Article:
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Editorial - Independence Day

July 01, 1997

On Friday, July 4, The Herald-Mail will not publish a newspaper, so that our employees can enjoy the Independence Day holiday with their families. As our readers watch one of the many local fireworks displays or eat a hot dog fresh off the grill, we urge them to reflect on the deeper meaning of this holiday.

More than 200 years ago, a group of farmers, tradespeople and craftsmen decided that getting free of the laws, rules and the lack of political representation mandated by an imperial power was a cause worth fighting and dying for. It is tough enough for an established country to fight a war; America had to do it with none of the powers governments use to raise money and enforce discipline during wartime. Those who fought on the colonies' side not only faced death on the battlefield, but the possibility that if England won the war, they would be executed as traitors.

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When the patriots prevailed, their beloved leader resisted the suggestion that he become king of this new nation, and instead presided over a constitutional convention that wrote a document guaranteeing the freedoms that Americans now take for granted.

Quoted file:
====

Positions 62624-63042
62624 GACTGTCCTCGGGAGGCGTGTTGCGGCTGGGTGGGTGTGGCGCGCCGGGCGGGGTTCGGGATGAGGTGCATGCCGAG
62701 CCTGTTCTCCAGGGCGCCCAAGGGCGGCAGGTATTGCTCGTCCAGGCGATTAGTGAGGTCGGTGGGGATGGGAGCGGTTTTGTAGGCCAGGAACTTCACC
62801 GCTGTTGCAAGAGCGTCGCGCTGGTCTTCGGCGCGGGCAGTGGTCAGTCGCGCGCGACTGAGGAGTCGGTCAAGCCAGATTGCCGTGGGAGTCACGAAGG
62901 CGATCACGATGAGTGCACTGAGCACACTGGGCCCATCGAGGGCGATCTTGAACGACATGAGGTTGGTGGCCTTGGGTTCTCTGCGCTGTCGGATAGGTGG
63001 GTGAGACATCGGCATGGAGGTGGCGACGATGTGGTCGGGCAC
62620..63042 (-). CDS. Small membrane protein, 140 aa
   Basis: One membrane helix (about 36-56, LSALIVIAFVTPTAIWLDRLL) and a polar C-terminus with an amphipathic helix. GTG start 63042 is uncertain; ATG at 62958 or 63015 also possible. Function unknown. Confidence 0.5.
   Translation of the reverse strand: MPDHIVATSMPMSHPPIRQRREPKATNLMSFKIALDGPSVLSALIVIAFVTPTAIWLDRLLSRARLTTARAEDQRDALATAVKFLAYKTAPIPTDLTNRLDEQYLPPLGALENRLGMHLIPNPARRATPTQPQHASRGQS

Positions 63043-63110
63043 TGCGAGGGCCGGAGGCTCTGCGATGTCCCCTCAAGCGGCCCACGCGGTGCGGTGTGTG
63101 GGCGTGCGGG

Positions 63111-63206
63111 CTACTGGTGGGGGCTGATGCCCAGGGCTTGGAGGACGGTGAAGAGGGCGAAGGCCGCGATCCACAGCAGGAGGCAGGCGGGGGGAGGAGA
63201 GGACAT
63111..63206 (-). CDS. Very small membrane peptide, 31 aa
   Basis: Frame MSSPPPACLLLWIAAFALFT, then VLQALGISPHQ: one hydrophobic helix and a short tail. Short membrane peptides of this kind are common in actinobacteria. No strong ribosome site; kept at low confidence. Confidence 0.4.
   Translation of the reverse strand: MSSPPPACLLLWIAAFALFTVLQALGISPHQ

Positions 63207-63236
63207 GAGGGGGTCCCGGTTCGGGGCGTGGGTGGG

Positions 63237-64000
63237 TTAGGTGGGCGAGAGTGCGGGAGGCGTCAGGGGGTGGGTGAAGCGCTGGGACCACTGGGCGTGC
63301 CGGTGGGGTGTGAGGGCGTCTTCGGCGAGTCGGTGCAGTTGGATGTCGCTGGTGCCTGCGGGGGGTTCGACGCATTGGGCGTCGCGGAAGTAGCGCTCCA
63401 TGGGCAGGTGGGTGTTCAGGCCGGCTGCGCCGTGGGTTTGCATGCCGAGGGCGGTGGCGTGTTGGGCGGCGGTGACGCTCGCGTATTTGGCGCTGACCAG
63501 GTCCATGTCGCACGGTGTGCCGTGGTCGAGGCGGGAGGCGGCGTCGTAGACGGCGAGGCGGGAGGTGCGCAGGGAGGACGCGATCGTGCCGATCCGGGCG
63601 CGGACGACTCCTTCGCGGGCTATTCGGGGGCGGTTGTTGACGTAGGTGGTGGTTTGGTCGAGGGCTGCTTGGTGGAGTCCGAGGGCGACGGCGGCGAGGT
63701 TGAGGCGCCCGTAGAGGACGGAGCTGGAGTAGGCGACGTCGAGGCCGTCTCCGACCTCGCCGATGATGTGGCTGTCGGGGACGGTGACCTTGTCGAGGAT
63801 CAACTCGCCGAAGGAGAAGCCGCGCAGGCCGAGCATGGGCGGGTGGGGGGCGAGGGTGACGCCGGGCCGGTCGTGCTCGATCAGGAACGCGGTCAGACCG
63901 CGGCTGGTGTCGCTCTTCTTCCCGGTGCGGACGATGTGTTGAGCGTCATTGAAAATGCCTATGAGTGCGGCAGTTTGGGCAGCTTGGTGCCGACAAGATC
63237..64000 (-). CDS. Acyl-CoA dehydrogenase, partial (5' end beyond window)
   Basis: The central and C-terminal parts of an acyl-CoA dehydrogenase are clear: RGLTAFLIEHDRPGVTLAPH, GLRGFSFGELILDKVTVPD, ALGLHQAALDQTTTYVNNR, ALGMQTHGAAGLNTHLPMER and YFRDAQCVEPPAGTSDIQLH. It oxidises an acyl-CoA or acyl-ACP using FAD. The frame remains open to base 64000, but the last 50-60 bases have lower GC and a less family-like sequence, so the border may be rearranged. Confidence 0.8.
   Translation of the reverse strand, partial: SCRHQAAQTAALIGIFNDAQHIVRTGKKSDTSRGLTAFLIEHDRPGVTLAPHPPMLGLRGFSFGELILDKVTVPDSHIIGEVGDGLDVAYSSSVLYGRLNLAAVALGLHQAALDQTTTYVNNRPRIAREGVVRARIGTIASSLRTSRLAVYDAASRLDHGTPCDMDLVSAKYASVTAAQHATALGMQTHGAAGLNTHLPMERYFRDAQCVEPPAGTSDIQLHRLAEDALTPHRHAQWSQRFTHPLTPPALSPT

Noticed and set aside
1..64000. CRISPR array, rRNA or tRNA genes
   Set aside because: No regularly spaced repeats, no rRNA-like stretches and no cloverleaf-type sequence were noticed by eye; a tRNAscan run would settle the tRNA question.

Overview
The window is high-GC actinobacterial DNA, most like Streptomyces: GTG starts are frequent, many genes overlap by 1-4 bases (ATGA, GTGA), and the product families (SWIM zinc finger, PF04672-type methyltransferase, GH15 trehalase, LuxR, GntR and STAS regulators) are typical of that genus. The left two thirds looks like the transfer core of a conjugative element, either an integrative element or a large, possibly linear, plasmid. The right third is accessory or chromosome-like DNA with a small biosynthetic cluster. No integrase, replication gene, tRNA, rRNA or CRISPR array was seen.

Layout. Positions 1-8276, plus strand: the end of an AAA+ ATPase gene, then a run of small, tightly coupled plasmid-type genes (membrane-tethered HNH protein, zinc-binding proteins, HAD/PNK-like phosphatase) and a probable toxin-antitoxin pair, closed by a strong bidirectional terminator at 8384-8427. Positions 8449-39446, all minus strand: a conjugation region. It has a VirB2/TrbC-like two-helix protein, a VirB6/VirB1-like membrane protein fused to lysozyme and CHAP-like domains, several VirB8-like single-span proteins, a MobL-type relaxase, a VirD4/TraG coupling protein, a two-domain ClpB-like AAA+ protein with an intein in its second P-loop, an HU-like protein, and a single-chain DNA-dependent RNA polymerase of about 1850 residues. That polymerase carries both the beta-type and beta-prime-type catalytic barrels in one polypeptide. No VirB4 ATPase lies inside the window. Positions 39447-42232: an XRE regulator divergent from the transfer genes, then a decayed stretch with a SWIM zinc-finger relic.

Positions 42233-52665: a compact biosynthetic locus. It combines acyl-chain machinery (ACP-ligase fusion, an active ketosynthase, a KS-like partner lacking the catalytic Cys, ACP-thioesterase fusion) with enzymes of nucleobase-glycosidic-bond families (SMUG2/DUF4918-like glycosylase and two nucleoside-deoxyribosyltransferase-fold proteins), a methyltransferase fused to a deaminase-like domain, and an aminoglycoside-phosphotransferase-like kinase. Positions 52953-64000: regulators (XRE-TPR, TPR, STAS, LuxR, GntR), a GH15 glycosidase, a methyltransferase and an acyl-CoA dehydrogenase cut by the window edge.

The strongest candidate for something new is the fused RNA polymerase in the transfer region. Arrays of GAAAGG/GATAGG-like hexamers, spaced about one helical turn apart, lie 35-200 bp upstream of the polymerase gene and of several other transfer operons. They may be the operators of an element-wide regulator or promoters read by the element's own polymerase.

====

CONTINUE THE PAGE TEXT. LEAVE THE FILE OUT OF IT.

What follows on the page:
At every critical point in the nation's history, there have been people who came forward when they could have stayed comfortably in the background. That includes everyone from the citizens who volunteered for military service during all the nation's wars to people like Martin Luther King Jr., who risked everything to give everyone, no matter what their race, the freedoms the Constitution was supposed to guarantee.

Today it's doubtful that any American citizen will have to endure beatings or the hard spray of a fire hose for freedom's sake. Today's citizens have a job that is less dangerous, but no less important - to study the issues, provide input to elected officials and to vote.

That last duty is one that a lot of people have shirked in recent elections, with many saying it "doesn't matter" if they cast a ballot. A long time ago, it mattered that someone was willing to die for that right. The very least those who don't have to face anything as fearsome as a bullet can do is to exercise it.

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